A Rare & Beautiful Family.
We are seated along the bar at the local Starbucks.
Patrons crowd around waiting for their drinks to be called out, or are jostling for position to grab a mobile order. It is a busy Friday morning and people are rushing to work.
But not us.
We are in a different place.
Our order was ready when we arrived, there were three open stools, and we’ve now all settled in for breakfast before school and work. Amid the bustle, we are relaxed, joyful, and laughing. We share stories and plans for the weekend.
An older man watches for a moment, then remarks with some nostalgia: “What a rare and beautiful thing to see a family together enjoying breakfast on a Friday morning! It’s so special!”
The term is laden with emotional triggers for me: it evokes feelings of loss over what I imagined life would be. I feel regret and guilt for what I’ve taken from my son. Most days, it stings. But on this day, in this context, it instills great pride—in our dynamic, we can’t take being a family for granted. We made a commitment that we would hold on to it, and with every opportunity, we fight to earn and preserve the label.
The man sees a family gathered together to share a special end-of-the-week moment. He isn’t wrong: it is our family, and it is special, but it is not as he thinks it is.
The man fails to notice the absence of wedding rings. He wasn’t there when we walked in separately—my son with his dad, and me on my own. He couldn’t hear the questions about what each had been up to in our time apart, or our son telling his dad about the time he was looking forward to spending with my boyfriend in the weekend ahead.
The man only observes a family that is blessed beyond measure. He sees the reasons for which we feel tremendous and genuine gratitude, but he does not understand how we came to be or how rare it truly is.
As our marriage was coming apart and we worked through the terms of a divorce, I had read “an open letter to my children” penned by another divorcée. The author stated how badly she felt that her children would only have the two people who loved them most together once a year on their birthdays.
It rattled me. I went to my husband, devastated about what we might be doing to our son, and concerned that I was putting my selfish interests ahead of his well-being. He listened, then calmly stated, “Okay. we won’t do that to him.”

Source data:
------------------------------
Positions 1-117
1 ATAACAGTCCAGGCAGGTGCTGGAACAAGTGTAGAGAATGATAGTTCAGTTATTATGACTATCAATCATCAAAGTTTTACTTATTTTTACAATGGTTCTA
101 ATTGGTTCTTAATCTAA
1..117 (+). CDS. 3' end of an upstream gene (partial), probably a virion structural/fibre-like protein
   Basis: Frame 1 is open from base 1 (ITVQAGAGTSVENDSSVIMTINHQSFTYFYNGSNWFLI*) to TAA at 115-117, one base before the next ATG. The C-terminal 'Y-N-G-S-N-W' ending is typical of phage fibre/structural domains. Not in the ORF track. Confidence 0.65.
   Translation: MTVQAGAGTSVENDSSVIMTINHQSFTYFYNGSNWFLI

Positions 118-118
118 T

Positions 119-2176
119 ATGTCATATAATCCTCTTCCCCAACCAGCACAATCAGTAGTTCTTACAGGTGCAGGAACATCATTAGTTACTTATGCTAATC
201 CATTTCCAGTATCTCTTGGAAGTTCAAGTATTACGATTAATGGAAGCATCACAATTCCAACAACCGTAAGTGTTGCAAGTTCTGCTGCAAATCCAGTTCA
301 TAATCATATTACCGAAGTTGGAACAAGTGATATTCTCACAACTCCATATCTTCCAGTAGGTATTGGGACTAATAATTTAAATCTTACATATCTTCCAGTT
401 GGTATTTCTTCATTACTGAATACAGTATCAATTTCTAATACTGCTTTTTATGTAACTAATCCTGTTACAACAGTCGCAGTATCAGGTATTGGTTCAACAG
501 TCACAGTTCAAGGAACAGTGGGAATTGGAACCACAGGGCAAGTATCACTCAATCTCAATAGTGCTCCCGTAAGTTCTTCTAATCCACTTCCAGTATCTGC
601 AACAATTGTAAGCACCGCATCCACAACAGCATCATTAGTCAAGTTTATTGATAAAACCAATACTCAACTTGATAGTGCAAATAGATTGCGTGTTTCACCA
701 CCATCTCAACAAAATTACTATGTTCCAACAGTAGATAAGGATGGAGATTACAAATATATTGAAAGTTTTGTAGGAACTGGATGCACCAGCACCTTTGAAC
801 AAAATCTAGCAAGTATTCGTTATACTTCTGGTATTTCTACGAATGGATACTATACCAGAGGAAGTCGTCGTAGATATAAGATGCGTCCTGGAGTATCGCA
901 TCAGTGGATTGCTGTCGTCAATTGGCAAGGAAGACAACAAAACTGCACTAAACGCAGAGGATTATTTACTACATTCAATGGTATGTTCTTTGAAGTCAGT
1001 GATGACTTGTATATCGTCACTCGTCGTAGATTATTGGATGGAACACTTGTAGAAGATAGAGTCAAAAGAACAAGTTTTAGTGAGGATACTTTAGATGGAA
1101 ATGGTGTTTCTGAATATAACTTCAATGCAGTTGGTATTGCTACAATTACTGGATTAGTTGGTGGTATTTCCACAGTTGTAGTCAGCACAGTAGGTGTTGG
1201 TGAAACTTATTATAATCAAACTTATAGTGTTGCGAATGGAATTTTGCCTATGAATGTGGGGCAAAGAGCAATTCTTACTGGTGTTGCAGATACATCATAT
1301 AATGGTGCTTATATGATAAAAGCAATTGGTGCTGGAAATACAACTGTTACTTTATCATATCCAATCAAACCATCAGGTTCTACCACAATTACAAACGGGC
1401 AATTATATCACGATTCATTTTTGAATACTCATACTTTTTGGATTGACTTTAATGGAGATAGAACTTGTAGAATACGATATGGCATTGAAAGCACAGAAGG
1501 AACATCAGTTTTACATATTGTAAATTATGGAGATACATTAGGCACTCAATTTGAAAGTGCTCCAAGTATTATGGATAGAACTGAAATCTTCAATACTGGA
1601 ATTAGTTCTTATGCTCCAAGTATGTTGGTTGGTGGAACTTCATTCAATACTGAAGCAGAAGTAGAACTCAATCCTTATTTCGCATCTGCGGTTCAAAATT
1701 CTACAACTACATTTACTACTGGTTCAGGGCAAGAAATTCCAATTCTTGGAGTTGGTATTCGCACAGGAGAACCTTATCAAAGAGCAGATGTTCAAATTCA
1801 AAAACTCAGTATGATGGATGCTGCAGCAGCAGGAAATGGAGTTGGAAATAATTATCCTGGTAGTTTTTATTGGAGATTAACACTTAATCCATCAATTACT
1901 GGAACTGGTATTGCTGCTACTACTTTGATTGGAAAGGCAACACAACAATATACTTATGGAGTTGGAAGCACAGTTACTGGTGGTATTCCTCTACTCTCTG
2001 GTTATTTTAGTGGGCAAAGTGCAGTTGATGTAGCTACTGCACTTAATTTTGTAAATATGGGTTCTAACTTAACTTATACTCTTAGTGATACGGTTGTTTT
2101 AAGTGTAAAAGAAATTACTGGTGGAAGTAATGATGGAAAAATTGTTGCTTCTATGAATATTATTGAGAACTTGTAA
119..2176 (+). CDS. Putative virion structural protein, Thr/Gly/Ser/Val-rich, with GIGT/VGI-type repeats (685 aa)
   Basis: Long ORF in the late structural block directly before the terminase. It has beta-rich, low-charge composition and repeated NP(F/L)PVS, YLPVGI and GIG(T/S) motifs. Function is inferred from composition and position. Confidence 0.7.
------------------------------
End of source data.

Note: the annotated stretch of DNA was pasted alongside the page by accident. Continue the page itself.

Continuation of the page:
From that conversation, we committed to keeping a family intact, even as our marriage ended. We vowed to have regular family dinners. We agreed to joint attendance at special events. Christmas mornings and Halloween trick-or-treating became shared events in our parenting plan. We gave our son documentation of his whole family by arranging family pictures five months after we separated.
At what (for me) was the lowest point of our separation, we attended a court-mandated parenting class for anyone intending to divorce in Connecticut. The state cautioned us to sign up separately, but I could not stomach going alone.
As we listened to advice on visitation rights for incarcerated parents and how to handle it if someone shows up intoxicated for their scheduled parenting time, I was smacked with the social stigma of being a divorced mom. I passed notes to my son’s dad and he joked back. After, he reminded me that what others struggled with would not be our life and that our commitment to family was designed for the benefit of all three of us.
We have been out of our marriage for three years, but our family has remained.
As in any family, it isn’t always easy: we question one another’s choices and styles. Scheduling conflicts, unexpected school closures, and illnesses wreak havoc on well-intended plans. There are awkward interactions and clumsy conversations, both within our family and with friends who wonder if they should be choosing a side.
This is not the family we would have designed. We did not set out to consciously uncouple, to co-parent, or to split time with our son. We anticipated a life together, and we fell short of that. And yet…we didn’t. We just built something unique.
Like the man at Starbucks says: it is a rare and beautiful thing to have a family like this.
Author: Jill Nowacki
Image: terren in Virginia/Flickr
Editor: Catherine Monkman